EPA Supports Neighborhood Facing Toxic Air

After five years the EPA has resolved a civil rights complaint case in West Eugene

Allison guzman stands before emissions in west Eugene where she worked with beyond Toxics to address toxic airPhoto by Todd Cooper

West Eugene residents exposed to high levels of toxic chemicals and air pollutants that affect their health will now have a more effective means of communicating concerns about air quality concerns. Beyond Toxics, a local nonprofit dedicated to protecting human and environmental health, resolved a civil rights complaint filed in 2014 with the U.S. Environmental Protection Agency (EPA). 

The EPA found that Lane Regional Air Protection Agency (LRAPA) was discriminating against Latinx residents in an industrial neighborhood of west Eugene. The EPA called for direct action from LRAPA to improve air quality monitoring and community engagement of the west Eugene neighborhood.

“I’m elated and surprised that this complaint was followed through, especially under the administration we have today,” says Lisa Arkin, executive director of Beyond Toxics.

In a 17-page resolution letter, the EPA lists actions for LRAPA to take, including designating a non-discrimination coordinator, establishing a way for individuals to file complaints in languages other than English, providing individuals who are bilingual, engaging with the local community, working directly with Beyond Toxics to establish air quality monitoring sites and more.

The complaint was filed in August 2014 by Crag Law Center on behalf of Beyond Toxics. The EPA contacted LRAPA and notified the Springfield-based agency that it would accept part of the complaint under the Civil Rights Act of 1964. 

Merlyn Hough, director of LRAPA, says his agency thought it had resolved the matter in September 2014 when it submitted a detailed response to the EPA. During this time period the EPA’s External Civil Rights Compliance Office became the Office of Civil Rights. LRAPA did not hear back from the EPA until late last year.

“[The] EPA contacted us last November to resolve this matter in a form agreeable to us and offered us assistance we thought would be most useful and helpful. Our goal was to accept that as an opportunity and to be a model in all those aspects compared to the other agencies,” Hough says.

LRAPA will not be hiring a new non-discrimination coordinator, but has identified two individuals in its task force, Jo Niehaus and Katie Eagleson, who speak Spanish and would step in to fill the new role. 

The EPA’s letter of resolution also calls for LRAPA to work with Beyond Toxics to establish four new monitoring locations in Eugene. “I’ve got Lisa Arkin in my contact list, and we’re going to be setting up a meeting in October to make sure the word gets out,” Hough says.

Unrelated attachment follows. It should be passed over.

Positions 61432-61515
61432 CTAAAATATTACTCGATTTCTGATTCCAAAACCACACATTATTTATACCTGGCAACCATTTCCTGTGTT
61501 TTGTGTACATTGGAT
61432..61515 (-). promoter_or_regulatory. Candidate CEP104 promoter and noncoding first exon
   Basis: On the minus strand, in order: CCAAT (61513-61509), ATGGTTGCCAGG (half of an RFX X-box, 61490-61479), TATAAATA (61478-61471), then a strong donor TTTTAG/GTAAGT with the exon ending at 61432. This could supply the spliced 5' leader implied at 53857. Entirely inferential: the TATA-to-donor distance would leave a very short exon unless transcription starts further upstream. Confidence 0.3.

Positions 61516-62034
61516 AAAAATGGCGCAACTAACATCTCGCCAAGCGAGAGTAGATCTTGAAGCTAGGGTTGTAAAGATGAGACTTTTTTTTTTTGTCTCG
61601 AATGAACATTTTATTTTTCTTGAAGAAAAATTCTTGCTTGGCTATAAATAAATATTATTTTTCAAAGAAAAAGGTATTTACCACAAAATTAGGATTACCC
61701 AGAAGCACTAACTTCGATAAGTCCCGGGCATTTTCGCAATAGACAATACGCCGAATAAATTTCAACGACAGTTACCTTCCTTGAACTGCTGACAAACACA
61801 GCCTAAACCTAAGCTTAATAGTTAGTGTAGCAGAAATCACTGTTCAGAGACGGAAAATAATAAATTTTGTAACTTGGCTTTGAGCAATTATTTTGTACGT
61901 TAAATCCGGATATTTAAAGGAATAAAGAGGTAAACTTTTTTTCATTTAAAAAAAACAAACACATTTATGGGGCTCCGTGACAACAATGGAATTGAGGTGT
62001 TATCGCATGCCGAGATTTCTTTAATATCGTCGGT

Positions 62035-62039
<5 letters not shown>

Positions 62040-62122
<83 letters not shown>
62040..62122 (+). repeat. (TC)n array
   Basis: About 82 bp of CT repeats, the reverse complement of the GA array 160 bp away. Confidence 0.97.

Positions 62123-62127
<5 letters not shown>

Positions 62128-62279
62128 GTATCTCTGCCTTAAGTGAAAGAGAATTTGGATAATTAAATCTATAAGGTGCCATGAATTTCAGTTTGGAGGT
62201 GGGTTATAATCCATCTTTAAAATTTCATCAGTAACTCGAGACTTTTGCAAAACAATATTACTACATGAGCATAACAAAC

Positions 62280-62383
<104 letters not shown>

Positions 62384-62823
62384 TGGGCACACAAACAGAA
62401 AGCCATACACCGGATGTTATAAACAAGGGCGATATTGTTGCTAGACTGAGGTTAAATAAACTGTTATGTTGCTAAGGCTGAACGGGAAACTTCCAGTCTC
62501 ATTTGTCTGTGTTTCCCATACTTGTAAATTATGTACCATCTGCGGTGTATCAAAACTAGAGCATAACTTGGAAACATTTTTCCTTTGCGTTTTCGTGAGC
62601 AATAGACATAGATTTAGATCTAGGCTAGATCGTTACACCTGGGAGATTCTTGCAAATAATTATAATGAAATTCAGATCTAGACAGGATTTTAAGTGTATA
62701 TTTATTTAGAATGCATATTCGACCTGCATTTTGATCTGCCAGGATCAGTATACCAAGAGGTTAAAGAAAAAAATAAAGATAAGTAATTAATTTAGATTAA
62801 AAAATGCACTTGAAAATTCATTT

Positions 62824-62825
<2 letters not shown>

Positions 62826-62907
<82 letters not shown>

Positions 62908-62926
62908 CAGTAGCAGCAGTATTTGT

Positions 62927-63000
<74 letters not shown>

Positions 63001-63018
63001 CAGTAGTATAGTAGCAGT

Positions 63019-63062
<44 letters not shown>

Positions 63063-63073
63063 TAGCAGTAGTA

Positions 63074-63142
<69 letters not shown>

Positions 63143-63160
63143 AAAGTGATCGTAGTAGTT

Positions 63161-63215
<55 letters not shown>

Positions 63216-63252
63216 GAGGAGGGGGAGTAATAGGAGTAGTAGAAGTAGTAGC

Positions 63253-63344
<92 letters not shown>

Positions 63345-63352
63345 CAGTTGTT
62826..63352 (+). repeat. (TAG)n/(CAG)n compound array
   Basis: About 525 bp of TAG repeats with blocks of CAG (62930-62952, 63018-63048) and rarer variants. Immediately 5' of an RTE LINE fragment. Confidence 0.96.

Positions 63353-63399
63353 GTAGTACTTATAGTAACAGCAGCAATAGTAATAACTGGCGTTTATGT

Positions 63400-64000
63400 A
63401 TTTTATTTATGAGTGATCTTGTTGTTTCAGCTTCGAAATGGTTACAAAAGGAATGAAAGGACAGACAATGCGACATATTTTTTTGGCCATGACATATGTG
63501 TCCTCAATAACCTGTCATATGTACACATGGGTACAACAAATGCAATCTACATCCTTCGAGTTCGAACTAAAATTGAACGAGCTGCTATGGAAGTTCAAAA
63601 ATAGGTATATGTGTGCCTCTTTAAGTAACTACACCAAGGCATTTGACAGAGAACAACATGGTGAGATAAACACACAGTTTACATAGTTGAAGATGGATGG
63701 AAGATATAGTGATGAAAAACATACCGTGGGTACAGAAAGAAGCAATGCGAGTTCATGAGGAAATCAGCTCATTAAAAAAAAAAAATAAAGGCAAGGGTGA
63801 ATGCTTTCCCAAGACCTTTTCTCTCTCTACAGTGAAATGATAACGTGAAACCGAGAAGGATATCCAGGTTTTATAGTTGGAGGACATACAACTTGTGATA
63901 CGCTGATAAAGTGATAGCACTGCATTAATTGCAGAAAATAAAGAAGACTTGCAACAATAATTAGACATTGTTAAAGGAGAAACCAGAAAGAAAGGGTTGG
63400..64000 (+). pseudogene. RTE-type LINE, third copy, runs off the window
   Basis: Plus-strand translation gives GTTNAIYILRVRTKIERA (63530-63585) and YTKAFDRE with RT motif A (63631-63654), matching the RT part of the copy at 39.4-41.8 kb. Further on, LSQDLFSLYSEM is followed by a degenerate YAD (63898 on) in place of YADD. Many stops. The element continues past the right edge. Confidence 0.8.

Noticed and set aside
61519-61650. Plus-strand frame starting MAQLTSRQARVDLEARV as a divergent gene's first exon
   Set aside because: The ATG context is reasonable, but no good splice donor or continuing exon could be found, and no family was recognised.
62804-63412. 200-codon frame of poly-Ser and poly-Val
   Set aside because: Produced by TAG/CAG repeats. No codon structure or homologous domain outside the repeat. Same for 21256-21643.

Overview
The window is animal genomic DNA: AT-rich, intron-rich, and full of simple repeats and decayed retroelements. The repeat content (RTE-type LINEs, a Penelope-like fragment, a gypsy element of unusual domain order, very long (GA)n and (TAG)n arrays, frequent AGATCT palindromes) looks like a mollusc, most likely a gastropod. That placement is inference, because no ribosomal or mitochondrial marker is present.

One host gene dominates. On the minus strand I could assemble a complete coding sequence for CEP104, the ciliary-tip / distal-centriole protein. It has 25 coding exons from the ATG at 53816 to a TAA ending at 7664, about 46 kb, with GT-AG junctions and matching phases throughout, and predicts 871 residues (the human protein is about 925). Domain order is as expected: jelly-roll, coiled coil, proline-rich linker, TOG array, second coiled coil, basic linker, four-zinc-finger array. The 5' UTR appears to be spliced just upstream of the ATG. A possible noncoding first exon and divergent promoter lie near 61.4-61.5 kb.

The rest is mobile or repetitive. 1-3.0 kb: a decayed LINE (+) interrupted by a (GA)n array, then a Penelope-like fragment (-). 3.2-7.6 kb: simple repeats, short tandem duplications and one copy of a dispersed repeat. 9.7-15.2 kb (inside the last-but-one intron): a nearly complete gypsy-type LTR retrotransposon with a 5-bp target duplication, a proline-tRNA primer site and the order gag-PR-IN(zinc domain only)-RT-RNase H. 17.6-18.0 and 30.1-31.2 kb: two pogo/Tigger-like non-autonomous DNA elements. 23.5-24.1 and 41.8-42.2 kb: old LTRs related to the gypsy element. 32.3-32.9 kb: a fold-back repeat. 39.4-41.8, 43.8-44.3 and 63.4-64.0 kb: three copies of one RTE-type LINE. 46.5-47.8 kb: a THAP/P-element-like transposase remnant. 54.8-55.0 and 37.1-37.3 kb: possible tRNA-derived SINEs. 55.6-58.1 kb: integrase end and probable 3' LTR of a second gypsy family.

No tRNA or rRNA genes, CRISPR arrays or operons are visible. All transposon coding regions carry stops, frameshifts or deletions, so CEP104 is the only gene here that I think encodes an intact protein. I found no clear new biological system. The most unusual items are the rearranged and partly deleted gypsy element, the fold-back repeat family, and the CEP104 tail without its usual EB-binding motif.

The civil complaint arose when Seneca Sustainable Energy, a biomass-burning plant in west Eugene, applied to modify an air pollution permit with LRAPA in 2014. Beyond Toxics and Centro Latino Americano were already collecting testimony from families living in the affected neighborhoods. 

“We had a lot of family members express that they had healthy families before moving to west Eugene,” Arkin says. “Now, since being there, their children were developing asthma and terrible rashes.” 

Residents in west Eugene are exposed to 99 percent of all Eugene’s air toxins, according to a report created by Beyond Toxics and Centro Latino Americano in 2011 before the civil rights complaint was filed. The groups also found that childhood asthma rates in the Bethel School District were almost double those of other neighborhoods. Those affected included more people of color, particularly Latinx families, and low-income residents. 

According to the testimony, the toxic air was having noticeable effects on children in west Eugene, and families wanted to be aware of the new changes happening in the community, particularly when Seneca applied to modify its air pollution permit.

According to the complaint filed by Beyond Toxics, Seneca applied to modify its permit and increase the power plant’s pollutant discharges. The permit would allow Seneca to emit 16.6 tons of PM2.5, a fine particulate matter, which causes heart and lung disease. Beyond Toxics explained that would add more toxins into the air of an already chemically burdened neighborhood.

As a response, Beyond Toxics and Centro Latino Americano went door to door, collecting data, informing individuals who felt left out of LRAPA’s decision making for the new Seneca permit and showing individuals how to submit a comment. 

Arkin says Beyond Toxics found that LRAPA was discriminating against Latinx residents by not encouraging their access to materials and people that would help them understand what the permit was all about. 

“What we hear is people have given up on calling LRAPA,” Arkin says. 

LRAPA “was not printing things in Spanish, not having anyone that could answer a question if somebody called, making the public hearing very opaque and difficult to understand for anybody, especially if English wasn’t someone’s first language,” she says.

Comments are closed.